1.06 
1.04 
1.02 
1.00 
0.98 

0 10 20 30 40 4750 

Mission points 

Fig. 5. — Value-added benefit in design of a 47-mission- 
point, high-bypass-turbofan subsonic engine using a 
wave rotor. 



6 


Normalized optimum thrust 


7.75x104 



0 2 4 6 8 10 12 


Number of design iterations 

Fig. 4. — Cascade solution for a wave-rotor-topped 
subsonic engine. 



Figure 6. — Value-added benefits in the design of 
a mixed-flow turbofan engine. 



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1 . AGENCY USE ONLY ( Leave blank) 


2. REPORT DATE 

August 1996 


3. REPORT TYPE AND DATES COVERED 

Technical Memorandum 


4. TITLE AND SUBTITLE 


Optimization of Air-Breathing Engine Concept 


6. AUTHOR(S) 


Surya N. Patnaik, Thomas M. Lavelle, and Dale A. Hopkins 


5. FUNDING NUMBERS 


WU-505-63-53 


7. PERFORMING ORGANIZATION NAME(S) AND ADDRESS(ES) 

National Aeronautics and Space Administration 
Lewis Research Center 
Cleveland, Ohio 44135-3191 


8. PERFORMING ORGANIZATION 
REPORT NUMBER 


E- 10227-3 


9. SPONSORING/MONITORING AGENCY NAME(S) AND ADDRESS(ES) 

National Aeronautics and Space Administration 
Washington, D.C. 20546-0001 


10. SPONSORING/MONITORING 
AGENCY REPORT NUMBER 


NASA TM- 107303 


11. SUPPLEMENTARY NOTES 


Prepared for the Computational Aerosciences Workshop sponsored by NASA Headquarters, Ames Research Center,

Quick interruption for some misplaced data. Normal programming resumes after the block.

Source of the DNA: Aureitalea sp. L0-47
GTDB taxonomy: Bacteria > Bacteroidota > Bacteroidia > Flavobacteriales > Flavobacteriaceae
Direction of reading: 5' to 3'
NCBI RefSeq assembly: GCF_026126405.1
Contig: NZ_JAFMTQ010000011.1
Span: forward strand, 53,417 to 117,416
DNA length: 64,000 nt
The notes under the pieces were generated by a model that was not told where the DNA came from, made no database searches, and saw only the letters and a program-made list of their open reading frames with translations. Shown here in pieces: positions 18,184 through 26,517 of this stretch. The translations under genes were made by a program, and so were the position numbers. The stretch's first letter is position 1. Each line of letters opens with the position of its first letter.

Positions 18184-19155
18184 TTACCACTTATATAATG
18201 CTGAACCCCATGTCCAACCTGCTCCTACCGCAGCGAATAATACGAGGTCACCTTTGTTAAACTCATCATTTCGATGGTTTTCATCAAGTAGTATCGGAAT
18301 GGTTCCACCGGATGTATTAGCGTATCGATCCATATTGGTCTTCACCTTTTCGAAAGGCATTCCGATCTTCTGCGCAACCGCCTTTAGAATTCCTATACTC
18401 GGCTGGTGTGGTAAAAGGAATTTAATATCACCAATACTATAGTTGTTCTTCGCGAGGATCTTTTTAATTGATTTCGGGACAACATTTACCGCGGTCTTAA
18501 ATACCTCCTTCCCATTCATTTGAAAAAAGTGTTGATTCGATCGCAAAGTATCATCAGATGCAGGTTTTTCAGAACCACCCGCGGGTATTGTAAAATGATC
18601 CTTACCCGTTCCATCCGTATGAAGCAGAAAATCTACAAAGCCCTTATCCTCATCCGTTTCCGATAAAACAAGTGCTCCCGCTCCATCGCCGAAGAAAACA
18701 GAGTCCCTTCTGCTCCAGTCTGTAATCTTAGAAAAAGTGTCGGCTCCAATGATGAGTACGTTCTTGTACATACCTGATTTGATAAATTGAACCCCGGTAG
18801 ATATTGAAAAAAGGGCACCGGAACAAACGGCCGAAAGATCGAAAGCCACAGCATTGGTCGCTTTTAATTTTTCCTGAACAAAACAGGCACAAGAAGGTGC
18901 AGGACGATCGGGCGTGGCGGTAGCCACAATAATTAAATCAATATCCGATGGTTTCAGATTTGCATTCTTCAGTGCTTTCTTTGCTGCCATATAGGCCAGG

August 13-15, 1996. Surya N. Patnaik, Ohio Aerospace Institute, 22800 Cedar Point Road, Cleveland, Ohio 44142; 
Thomas M. Lavelle and Dale A. Hopkins, NASA Lewis Research Center. Responsible person, Thomas M. Lavelle, 
organization code 2430, (216) 977-7042. 


12a. DISTRIBUTION/A VAILABILITY STATEMENT 

Unclassified - Unlimited 
Subject Category 39 

This publication is available from the NASA Center for AeroSpace Information, (301) 621-0390.| 


12b. DISTRIBUTION CODE 


13. ABSTRACT (Maximum 200 words) 


The design optimization of air-breathing propulsion engine concepts has been accomplished by soft-coupling the 
NASA Engine Performance Program (NEPP) analyzer with the NASA Lewis multidisciplinary optimization tool 
COMETBOARDS. Engine problems, with their associated design variables and constraints, were cast as nonlinear 
optimization problems with thrust as the merit function. Because of the large number of mission points in the flight 
envelope, the diversity of constraint types, and the overall distortion of the design space; the most reliable optimization 
algorithm available in COMETBOARDS, when used by itself, could not produce satisfactory, feasible, optimum 
solutions. However, COMETBOARDS’ unique features — which include a cascade strategy, variable and constraint 
formulations, and scaling devised especially for difficult multidisciplinary applications — successfully optimized the 
performance of subsonic and supersonic engine concepts. Even when started from different design points, the combined 
COMETBOARDS and NEPP results converged to the same global optimum solution. This reliable and robust design tool 
eliminates manual intervention in the design of air-breathing propulsion engines and eases the cycle analysis procedures. 
It is also much easier to use than other codes, which is an added benefit. This paper describes COMETBOARDS and its 
cascade strategy and illustrates the capabilities of the combined design tool through the optimization of a high-bypass- 
turbofan wave-rotor-topped subsonic engine and a mixed-flow-turbofan supersonic engine. 


14. SUBJECT TERMS 

Design optimization; Air-breathing engine; Wave rotor; Multiflow turbofan engine 

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08 

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A02 

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OF ABSTRACT 


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Unclassified